Thus, the aim of the present invention is to provide a device for measuring the coagulation time of blood of the above specified kind and which overcomes the drawbacks of known devices and, in particular, which allows measurements to be made whose accuracy, reliability and reproducibility are superior to those obtained up to now with apparatus of this type.
Furthermore, an object of the invention is to provide such a measurement device which is practically automatic and in which human intervention is reduced to a strict minimum, without its cost being prohibitive for all that.
This aim and this object, as well as others which will appear further on, are attained in accordance with the invention through a measurement apparatus of the above specified kind, which is characterized by the fact that its cup has at its lower part an annular travel path for the above specified ball, and it comprises a detection device which delivers an electric signal whenever this ball passes in front of it and is associated with a measurement unit determining the variations of the time interval between two consecutive passages of the ball in question. It will be understood that movement of the ball over a fixed travel path, and no longer haphazardly, on the flat bottom of a cup as in the above European patent n° 90 192 makes high accuracy and good reproducibility of the measurements possible, since it is sufficient to detect variations of the frequency of electric signals, which is an easy operation for specialists in the field. Such detection is evidently easier and less subject to errors than that which consists in determining the escapement towards the center of the cup of a ball of very small size.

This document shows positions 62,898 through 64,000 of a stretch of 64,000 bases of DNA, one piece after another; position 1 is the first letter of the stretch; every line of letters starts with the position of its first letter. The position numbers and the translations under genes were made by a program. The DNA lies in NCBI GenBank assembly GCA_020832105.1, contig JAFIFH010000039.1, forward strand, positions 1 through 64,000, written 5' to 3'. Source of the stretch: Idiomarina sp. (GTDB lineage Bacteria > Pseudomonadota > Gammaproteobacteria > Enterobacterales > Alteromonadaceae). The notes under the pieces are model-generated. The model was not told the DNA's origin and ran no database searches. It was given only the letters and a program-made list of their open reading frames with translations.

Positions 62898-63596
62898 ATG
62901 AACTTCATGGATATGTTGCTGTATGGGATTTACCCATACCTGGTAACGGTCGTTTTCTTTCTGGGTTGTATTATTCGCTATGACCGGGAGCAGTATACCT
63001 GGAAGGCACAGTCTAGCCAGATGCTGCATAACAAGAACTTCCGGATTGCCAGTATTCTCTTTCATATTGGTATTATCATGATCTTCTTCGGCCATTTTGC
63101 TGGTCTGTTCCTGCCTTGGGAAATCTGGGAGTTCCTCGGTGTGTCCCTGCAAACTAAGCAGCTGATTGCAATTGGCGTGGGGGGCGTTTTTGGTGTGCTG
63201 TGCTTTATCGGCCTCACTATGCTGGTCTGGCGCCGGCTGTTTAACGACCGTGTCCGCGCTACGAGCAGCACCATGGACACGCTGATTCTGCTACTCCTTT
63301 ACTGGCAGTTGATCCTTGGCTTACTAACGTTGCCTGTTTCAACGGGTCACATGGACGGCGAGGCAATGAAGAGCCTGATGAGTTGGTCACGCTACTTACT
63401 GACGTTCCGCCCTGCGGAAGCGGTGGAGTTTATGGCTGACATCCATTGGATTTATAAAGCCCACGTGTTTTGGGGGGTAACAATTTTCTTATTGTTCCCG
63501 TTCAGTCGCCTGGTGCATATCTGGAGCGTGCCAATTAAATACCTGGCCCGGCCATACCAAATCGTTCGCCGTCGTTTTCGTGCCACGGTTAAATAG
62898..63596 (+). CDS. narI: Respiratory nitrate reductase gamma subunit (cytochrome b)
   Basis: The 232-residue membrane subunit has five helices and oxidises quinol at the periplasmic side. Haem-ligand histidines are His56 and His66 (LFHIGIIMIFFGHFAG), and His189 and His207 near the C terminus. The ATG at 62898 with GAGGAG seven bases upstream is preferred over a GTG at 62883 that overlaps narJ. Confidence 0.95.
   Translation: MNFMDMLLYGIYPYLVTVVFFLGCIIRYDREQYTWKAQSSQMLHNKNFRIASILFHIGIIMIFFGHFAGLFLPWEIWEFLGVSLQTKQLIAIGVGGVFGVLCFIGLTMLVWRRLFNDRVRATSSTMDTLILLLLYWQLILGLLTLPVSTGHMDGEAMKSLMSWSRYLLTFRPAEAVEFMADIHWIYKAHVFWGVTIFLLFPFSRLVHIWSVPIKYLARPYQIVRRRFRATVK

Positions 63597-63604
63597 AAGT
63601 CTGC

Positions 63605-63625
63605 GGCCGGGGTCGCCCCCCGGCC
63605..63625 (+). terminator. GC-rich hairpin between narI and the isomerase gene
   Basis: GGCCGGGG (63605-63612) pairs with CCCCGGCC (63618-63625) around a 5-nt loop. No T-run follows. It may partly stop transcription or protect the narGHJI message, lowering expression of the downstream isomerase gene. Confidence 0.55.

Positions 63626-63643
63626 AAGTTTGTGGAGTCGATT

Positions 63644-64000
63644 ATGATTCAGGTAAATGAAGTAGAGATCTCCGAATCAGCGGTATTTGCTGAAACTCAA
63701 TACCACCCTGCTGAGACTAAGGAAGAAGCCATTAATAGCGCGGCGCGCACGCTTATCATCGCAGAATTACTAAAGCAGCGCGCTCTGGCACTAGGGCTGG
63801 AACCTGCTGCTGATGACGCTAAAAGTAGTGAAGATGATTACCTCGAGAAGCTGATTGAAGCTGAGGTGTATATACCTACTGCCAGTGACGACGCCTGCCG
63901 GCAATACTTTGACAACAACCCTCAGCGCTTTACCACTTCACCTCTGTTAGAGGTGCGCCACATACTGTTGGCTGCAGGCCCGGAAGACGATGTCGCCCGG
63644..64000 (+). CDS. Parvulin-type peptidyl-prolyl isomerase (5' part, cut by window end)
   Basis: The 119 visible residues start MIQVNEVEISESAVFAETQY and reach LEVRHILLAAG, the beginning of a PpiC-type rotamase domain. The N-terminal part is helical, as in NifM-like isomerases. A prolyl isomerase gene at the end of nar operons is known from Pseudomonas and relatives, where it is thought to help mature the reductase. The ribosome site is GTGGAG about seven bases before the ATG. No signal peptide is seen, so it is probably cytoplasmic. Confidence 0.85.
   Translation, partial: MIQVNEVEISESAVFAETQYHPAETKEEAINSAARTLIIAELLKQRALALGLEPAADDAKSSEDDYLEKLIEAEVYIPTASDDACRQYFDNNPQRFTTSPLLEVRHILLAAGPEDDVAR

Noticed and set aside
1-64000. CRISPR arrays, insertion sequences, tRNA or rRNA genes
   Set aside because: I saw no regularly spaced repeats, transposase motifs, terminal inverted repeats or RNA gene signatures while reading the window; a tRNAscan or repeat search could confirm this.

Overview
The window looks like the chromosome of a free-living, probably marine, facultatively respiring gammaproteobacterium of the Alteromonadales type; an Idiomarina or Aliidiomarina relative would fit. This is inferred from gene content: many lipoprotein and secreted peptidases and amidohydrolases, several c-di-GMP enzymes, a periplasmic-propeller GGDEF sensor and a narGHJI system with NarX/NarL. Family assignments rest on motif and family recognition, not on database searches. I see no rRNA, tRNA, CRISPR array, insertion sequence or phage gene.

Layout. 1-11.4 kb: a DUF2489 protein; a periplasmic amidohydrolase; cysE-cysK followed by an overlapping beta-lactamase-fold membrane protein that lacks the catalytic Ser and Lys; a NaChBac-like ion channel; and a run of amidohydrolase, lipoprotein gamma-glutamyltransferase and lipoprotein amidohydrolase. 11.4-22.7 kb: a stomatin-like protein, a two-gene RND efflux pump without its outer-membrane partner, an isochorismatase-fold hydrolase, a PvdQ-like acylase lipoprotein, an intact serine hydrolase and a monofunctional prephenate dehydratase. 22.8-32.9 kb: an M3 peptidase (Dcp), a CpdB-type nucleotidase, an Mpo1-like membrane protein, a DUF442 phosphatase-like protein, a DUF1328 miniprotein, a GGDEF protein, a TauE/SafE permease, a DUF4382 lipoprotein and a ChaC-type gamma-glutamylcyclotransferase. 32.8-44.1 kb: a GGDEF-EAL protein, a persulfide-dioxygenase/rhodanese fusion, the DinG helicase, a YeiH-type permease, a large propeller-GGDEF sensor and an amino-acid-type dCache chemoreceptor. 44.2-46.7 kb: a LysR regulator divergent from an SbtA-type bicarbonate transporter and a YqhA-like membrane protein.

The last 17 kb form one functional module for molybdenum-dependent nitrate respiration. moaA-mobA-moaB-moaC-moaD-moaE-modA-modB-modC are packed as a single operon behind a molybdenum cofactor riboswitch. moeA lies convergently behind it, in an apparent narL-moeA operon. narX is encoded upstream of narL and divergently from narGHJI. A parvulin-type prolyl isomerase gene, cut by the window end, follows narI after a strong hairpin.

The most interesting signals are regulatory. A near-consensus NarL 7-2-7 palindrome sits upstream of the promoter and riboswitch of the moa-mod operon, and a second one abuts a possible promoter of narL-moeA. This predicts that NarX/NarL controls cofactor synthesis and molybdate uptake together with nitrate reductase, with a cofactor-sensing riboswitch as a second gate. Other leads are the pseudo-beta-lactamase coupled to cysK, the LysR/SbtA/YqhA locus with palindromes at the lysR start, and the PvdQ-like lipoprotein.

In an advantageous embodiment of the device of the invention, the above specified ferromagnetic ball is driven in rotation by an electric motor whose output shaft is fast with a ferromagnetic rod which is disposed under the cup containing the ball while having the same axis as it, which passes through a coil fed with current and which ends at its upper part in a ferromagnetic finger off-centered with respect to the common axis of this rod and the cup.